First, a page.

Illumination and decor form an integral part of designing the room. Introduce the key elements of the celebration that represent water, wind, fire, and earth. Candles are fire, hanging tissue paper banners are wind, and a special bread, Pan de Muerto, stands in for earth.
Decorations for Day of the Dead can also include skull wreaths and glow-in-the-dark skulls as the day turns to evening.
The look of the buffet melds all the party fundamentals into a seamless fiesta. Marigolds serve as a guide for the dead as they come to celebrate. These are incorporated as centerpieces, individual place markers in tiny colorful pots, or by setting packets of marigold seeds inscribed with each guest's name.
Copalli incense will give the festivity an authentic scent. It is a symbol of the transformation from a corporeal being to a spirit. Brightly colored plates and tableware dotted with sugar skull candy and decorative touches gleaned from the local Latin import store round out the table scape.
Hang festive streamers, monarch butterfly wreathes or tissue paper garlands glow in candlelight, casting eerie shadows and draping the dining area in romantic drama. Encourage guests to bring a small framed photo of a lost loved one. This is traditional at the ofrenda, or altar, honoring the dead. Use them on the table as a reminder of the more serious meaning behind the gathering.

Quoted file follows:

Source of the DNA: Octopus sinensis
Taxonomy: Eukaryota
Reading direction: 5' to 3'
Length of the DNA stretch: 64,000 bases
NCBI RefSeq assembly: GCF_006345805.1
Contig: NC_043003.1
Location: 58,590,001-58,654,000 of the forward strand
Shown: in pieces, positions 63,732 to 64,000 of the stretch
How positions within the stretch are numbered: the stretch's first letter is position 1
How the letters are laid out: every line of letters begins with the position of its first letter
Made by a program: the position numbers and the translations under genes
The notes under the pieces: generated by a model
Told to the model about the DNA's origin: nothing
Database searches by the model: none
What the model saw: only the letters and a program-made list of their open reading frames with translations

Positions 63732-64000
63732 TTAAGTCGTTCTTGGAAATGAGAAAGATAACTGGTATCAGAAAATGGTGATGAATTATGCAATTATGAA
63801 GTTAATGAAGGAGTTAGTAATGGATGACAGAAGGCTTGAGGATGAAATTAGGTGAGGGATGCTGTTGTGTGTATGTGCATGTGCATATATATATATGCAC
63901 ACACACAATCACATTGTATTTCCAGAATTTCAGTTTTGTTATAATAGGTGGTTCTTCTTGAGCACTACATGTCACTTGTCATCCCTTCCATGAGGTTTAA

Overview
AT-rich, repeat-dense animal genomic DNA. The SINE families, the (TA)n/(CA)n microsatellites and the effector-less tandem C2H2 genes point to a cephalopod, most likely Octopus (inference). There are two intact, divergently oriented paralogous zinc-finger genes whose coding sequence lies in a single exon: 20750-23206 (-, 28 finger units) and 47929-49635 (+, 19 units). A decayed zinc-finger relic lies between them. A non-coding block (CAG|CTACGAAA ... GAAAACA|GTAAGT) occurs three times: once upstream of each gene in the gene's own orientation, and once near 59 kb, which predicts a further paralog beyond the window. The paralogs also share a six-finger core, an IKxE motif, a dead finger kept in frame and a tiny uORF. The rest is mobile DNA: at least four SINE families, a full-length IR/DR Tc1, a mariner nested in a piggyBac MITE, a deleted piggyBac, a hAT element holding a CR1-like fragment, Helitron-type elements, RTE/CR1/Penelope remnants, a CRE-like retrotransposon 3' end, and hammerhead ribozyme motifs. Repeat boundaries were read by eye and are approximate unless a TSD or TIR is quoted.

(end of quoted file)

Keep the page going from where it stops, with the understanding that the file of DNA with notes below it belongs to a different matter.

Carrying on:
Alcohol has a place in Day of the Dead celebrations. Bottles of the deceased ones favorite alcohol are placed at ofrendas to attract the dead and honor them. Festive drink ideas can make the day.
- Tequila is a natural alcohol to serve to guests at a Latin themed event. Design a tequila bar with accompaniments, mixers, garnishes and a variety of small batch tequilas to sample.